• The seven legal-weed states that voted against Trump will be deprived of all the marijuana revenue streams and tax dollars they had hoped to soak up.
• Actions against state legal-weed business people will result in massive asset forfeitures that will function as rewards for law-enforcement organizations that endorsed Trump over Clinton.
• Mass arrests on felony charges including conspiracy and racketeering, resulting in multiyear sentences, will send a steady supply of fresh meat to the prison unions that supported Trump.
• Pot smokers and weed dealers have no civil rights acts or anti-discrimination legislation to protect them.
• An influx of weed-worker arrests will create a bottleneck situation for social justice defense lawyers and will diminish the effective force of these advocates if the Trump Administration decides to next target other vulnerable groups, such as undocumented immigrants or Muslim residents.
If this all sounds like dystopian fiction, touched by paranoia, like the ravings of an alarmist spectator, you have company. A commentator on Alternet, for instance, suggested that Trump is unlikely to go after weed for three reasons:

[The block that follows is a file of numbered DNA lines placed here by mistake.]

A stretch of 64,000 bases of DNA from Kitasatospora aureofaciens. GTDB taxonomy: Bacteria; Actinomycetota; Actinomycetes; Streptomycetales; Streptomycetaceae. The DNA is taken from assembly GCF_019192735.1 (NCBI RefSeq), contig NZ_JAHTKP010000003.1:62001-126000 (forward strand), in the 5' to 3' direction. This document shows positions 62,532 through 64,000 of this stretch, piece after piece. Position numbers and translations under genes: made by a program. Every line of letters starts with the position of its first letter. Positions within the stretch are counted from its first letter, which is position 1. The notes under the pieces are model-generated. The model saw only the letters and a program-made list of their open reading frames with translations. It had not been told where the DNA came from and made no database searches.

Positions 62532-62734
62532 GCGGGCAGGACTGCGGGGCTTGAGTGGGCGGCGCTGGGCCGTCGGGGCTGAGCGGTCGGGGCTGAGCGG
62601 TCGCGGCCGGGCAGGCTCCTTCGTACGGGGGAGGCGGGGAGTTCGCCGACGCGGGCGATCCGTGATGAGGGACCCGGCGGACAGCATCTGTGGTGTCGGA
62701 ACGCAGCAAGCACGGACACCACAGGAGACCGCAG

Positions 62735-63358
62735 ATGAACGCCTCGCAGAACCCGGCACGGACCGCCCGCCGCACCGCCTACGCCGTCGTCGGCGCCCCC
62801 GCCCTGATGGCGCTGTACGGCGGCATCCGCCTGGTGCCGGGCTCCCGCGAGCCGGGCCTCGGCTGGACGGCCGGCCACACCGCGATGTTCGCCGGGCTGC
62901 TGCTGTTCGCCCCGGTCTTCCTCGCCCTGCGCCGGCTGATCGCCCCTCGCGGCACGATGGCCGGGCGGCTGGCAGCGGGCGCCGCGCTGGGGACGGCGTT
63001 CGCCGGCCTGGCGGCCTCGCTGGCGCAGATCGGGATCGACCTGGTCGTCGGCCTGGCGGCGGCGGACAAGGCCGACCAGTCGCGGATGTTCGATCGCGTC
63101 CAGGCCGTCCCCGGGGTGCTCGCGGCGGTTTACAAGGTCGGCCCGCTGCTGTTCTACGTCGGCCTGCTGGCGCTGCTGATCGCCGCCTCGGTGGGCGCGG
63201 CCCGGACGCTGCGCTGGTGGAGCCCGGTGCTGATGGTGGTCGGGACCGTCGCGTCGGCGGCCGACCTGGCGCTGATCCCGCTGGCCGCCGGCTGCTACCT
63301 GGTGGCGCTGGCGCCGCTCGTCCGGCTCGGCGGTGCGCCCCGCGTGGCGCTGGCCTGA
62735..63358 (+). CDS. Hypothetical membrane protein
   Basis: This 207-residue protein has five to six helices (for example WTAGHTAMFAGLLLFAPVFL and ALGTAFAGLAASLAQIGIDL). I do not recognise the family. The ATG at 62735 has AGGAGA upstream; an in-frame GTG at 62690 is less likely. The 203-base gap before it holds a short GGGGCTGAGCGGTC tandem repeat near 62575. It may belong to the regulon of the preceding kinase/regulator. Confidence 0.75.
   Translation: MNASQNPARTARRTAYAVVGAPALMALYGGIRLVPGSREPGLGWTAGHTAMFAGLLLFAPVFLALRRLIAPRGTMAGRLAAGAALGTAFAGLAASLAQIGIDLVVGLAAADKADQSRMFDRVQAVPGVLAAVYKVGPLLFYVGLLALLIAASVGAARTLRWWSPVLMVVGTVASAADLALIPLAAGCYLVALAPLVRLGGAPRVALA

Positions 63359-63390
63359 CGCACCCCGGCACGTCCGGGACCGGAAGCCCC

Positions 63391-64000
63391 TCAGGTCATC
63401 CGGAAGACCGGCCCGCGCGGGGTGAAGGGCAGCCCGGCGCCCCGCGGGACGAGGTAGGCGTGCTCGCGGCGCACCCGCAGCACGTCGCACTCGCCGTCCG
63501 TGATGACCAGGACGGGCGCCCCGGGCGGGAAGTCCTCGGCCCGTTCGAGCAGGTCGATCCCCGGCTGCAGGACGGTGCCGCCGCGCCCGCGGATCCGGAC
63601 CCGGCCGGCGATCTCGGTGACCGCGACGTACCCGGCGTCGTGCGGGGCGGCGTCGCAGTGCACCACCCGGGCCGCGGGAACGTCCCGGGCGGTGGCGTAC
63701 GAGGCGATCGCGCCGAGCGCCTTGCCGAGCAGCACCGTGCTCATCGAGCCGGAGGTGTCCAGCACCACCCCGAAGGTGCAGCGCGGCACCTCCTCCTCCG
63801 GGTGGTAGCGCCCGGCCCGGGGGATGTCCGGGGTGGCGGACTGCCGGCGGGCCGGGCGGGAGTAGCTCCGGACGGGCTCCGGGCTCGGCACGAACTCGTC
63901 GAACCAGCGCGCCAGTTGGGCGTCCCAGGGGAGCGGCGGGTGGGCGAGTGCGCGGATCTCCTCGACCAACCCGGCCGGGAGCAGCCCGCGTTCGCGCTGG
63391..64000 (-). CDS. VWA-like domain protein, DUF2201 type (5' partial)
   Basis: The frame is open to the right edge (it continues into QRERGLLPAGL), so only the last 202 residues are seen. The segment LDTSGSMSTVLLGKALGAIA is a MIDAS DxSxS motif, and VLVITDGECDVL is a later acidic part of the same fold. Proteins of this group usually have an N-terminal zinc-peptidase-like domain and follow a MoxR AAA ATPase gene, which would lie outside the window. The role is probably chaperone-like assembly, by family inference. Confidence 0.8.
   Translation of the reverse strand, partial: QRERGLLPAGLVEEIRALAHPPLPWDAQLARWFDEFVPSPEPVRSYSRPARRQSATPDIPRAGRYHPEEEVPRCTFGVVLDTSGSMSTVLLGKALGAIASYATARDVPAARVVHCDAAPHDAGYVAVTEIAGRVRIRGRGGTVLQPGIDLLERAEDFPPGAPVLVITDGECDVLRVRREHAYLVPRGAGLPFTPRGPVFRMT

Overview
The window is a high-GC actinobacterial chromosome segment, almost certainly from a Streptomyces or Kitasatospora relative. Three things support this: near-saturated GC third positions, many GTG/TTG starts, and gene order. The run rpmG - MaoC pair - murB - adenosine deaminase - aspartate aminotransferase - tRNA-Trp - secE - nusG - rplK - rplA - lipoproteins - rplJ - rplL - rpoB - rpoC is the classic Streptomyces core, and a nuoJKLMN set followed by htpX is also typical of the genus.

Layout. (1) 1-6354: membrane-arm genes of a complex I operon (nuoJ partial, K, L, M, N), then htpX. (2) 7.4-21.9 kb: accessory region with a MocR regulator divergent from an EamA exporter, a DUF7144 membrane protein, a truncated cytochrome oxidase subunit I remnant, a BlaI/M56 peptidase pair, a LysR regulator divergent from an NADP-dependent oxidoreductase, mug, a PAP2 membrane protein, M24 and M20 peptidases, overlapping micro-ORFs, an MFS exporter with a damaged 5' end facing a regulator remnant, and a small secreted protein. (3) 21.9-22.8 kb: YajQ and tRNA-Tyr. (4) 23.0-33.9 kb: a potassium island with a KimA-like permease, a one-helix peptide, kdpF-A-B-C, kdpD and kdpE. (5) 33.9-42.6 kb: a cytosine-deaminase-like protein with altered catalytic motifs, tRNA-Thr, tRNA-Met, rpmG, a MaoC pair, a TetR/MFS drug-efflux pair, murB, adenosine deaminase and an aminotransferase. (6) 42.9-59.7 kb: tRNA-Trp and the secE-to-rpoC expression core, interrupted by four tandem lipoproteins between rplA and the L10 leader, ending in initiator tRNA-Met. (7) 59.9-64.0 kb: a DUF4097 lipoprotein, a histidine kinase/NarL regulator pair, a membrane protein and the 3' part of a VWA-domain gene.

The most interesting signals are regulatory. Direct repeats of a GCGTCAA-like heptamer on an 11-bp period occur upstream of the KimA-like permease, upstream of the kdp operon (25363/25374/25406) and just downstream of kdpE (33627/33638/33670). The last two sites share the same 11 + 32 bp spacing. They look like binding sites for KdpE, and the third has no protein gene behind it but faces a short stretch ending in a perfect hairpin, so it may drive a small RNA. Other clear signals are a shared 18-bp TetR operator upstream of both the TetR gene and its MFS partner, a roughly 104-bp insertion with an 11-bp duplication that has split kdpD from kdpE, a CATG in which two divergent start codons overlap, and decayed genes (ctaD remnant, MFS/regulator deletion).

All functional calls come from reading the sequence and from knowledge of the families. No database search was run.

1) The federal government cannot repeal the state laws legalizing adult-use marijuana.
2) Marijuana legalization is more popular than Trump.
3) Trump has said he considers recreational weed a state-by-state issue.
Those three points might be reassuring except that the federal government can impose a de facto ban without altering state law, Donald Trump has shown a deep disregard for perceived popularity, and as for state-by-state decision making, those statements were uttered long before seven of the eight legal-weed states voted against the candidate.
If you are a weed businessperson, it’s perfectly sane to calculate the improbability of President-elect Trump taking vengeance on the weed-friendly states that were unfriendly to him. While doing those calculations, it might be a good idea to visit your accountant and determine how best to arrange title of your money and your property to shield your family from the consequences of asset forfeiture.
Beyond that, we all need to be smart and vigilant in the coming months and on into a Trump administration. To paraphrase Michael Corleone: “Keep your enemies close, but keep your lawyers closer.”